I heard on the news this afternoon that the Indian Grand Prix in New Delhi was today. I had no idea there was Formula 1 racing in India. Could I care less? Poser la question c’est y répondre. As it happens, though, I did see this film a couple of weeks ago, which has F1 racing as its subject. Now I have—or had—zero interest in F1 (or NASCAR, or any kind of auto racing), failed to see the appeal of it as a spectator sport, and absolutely did not have this movie on my ‘to see’ list when it came out last month. But then I noted the top reviews—American and particularly the French—and, above all, the gushing reaction of Allociné spectateurs, a certain number of whom seemed to have come across the film almost by accident. Intrigued—and as it was playing at a cinema around the corner from one of my places of work—, I decided to check it out, what the hell.
The verdict: it’s a terrific movie. Absolutely excellent. Top notch entertainment at its best. The pic is about the real life story of the bitter rivalry between two racing car drivers, the Englishman James Hunt (McLaren) and Austrian Niki Lauda (Ferrari), in the early-mid 1970s and that reached its climax during the 1976 F1 season, as they vied for the F1 World Championship. Lauda’s name rang a bell but not Hunt’s and, needless to say, I had no memory of that F1 season (or of any such season prior or subsequent). Hunt and Lauda’s rivalry and detestation of one another was fueled by their diametrically opposed personalities: Hunt the wild-and-crazy Playboy party animal; Lauda serious and straight-laced, faithful to his companion, and entirely focused on his work and winning. But they developed a respect for one another—grudging but that became genuine—in the course of the 1976 season, a respect that was facilitated by their similar class backgrounds and personal circumstances—sons of bourgeois families repudiated by their fathers, who could not abide their career choices—, and the terrible accident sustained by Lauda on the race track that year. Actors Chris Hemsworth (Hunt) and Daniel Brühl (Lauda) are perfectly cast—so it is said by those who know—and the film is faithful to the story of the rivalry (so I understand). And the depictions of the actual races on the track are riveting. I can now see the appeal of auto racing, and particularly F1. This is director Ron Howard’s best film—of the few I’ve seen, at least—since ‘Apollo 13’. When it comes out on DVD I’ll surely see it again. And it’s almost certain to make my ‘Top 10 best of’ list this year. Sans blague.
For the record, I’ve seen two other (sort of) biopics in the past month. One was Lee Daniels’ ‘The Butler’ (en France: ‘Le Majordome’). Everyone knows what this one is about so I don’t need to recount it here. Reviews of the film by Paris critics weren’t bad and it’s been a big hit among the French cinema-going public, but my reaction was somewhat less enthusiastic. The acting is fine and all—particularly the casting choices for the US presidents—but too much of the film is fictionalized (though French movie goers likely think they’re seeing a true story faithfully reenacted; there is also an important translation error in the French subtitles, but I won’t get into that here). E.g. the real life White House butler, who inspired Forest Whitaker’s character, only had one son and who was not a black power activist. Cuba Gooding Jr’s character here not only never existed but his parcours has chronological problems and with one contrivance after another. Contrivance is a general problem in the film. It’s feel-good Hollywood but the point, insofar as the film has one—WSJ critic Joe Morgenstern aptly calls it an Afro-American ‘Forrest Gump’ (a film that had no point, though which was better than this one)—, is not clear to me. The movie may be seen (at home, via Netflix)—for the ensemble cast and a certain entertainment value—but that’s as much as I’ll say in its favor.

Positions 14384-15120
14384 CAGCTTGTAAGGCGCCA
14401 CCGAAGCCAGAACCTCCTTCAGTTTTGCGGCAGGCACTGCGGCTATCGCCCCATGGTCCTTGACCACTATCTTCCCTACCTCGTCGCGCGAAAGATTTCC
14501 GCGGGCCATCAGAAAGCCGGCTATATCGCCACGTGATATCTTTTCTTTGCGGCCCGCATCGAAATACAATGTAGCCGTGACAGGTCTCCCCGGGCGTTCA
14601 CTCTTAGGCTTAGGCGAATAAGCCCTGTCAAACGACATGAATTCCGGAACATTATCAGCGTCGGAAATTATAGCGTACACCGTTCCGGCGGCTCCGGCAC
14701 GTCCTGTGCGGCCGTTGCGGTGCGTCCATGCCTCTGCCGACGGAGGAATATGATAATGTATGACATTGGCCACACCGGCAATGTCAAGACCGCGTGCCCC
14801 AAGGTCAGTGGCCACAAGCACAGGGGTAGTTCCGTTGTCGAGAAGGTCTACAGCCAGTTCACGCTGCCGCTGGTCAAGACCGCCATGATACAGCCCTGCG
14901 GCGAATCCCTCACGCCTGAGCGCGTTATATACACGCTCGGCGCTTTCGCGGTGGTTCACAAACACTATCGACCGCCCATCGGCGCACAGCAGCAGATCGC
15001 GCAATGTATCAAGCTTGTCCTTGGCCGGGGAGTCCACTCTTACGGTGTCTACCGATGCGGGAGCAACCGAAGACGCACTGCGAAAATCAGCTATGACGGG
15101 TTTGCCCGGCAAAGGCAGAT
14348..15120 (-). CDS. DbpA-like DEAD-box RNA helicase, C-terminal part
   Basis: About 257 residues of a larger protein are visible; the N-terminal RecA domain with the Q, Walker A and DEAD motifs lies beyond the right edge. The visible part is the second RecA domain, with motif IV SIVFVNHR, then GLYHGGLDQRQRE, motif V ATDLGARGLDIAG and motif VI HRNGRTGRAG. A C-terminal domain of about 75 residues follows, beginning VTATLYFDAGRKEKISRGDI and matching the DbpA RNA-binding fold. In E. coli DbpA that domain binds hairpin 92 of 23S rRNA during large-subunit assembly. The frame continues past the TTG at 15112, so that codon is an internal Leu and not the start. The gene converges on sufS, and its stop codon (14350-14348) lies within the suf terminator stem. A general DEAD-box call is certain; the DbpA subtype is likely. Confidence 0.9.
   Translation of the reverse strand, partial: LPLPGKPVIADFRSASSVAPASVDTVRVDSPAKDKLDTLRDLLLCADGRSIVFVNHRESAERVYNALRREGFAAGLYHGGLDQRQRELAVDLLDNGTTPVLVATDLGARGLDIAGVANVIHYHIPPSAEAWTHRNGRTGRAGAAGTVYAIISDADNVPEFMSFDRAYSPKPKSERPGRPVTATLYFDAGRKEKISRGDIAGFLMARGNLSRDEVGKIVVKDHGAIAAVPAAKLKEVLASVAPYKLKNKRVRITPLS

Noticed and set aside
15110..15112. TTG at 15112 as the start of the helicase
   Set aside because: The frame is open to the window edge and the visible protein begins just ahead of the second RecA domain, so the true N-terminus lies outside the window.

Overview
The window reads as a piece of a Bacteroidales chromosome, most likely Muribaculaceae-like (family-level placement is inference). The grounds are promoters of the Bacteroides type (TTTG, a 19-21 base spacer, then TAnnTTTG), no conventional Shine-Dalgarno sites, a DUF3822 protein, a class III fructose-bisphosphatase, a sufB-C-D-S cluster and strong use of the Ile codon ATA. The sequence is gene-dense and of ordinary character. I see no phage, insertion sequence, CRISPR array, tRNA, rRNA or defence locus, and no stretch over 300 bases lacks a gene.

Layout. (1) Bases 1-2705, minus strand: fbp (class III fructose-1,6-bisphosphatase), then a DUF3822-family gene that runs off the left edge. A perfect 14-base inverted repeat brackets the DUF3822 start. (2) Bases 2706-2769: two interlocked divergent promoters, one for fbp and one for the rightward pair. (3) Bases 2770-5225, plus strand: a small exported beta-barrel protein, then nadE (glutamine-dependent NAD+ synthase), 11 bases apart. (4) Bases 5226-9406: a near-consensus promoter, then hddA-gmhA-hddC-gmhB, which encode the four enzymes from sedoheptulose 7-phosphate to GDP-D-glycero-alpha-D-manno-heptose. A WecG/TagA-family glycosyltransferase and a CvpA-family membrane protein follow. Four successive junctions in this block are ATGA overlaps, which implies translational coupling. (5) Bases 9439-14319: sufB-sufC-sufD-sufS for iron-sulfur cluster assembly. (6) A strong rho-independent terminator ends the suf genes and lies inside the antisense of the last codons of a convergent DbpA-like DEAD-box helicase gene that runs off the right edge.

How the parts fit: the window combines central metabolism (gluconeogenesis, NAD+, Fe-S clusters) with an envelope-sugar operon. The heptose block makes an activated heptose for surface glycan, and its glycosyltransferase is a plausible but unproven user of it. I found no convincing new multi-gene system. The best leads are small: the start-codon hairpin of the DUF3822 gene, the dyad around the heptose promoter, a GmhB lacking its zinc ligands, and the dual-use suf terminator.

The other film seen of late was Steven Soderbergh’s ‘Behind the Candelabra’, about Liberace (played by Michael Douglas, perfectly cast) and the love affair he had, in the latter years of his life, with the young hunk Scott Thorson (played by Matt Damon). In the US the film was only shown on HBO—Soderbergh couldn’t get Hollywood financing for it, the big studios deeming it a sure box office failure on account of its gay theme—but it had a regular commercial release in France last month (under the title ‘Ma vie avec Liberace’), with lots of publicity (Michael Douglas came to Paris to promote it), and good reviews, both critical and Allociné spectator. It’s okay but left me (and the friend with whom I saw it) unsatisfied. Liberace was an interesting personality and an exceptional showman—plus a great pianist—, but the film focuses too much on his homosexuality, his kitschy tastes, and the specific story with Thorson. One gets the idea early on in the film. At a full two hours, it’s a little long for what it is. In other words, it drags. It may be seen (again, chez soi on DVD or streaming) but is not essential IMO.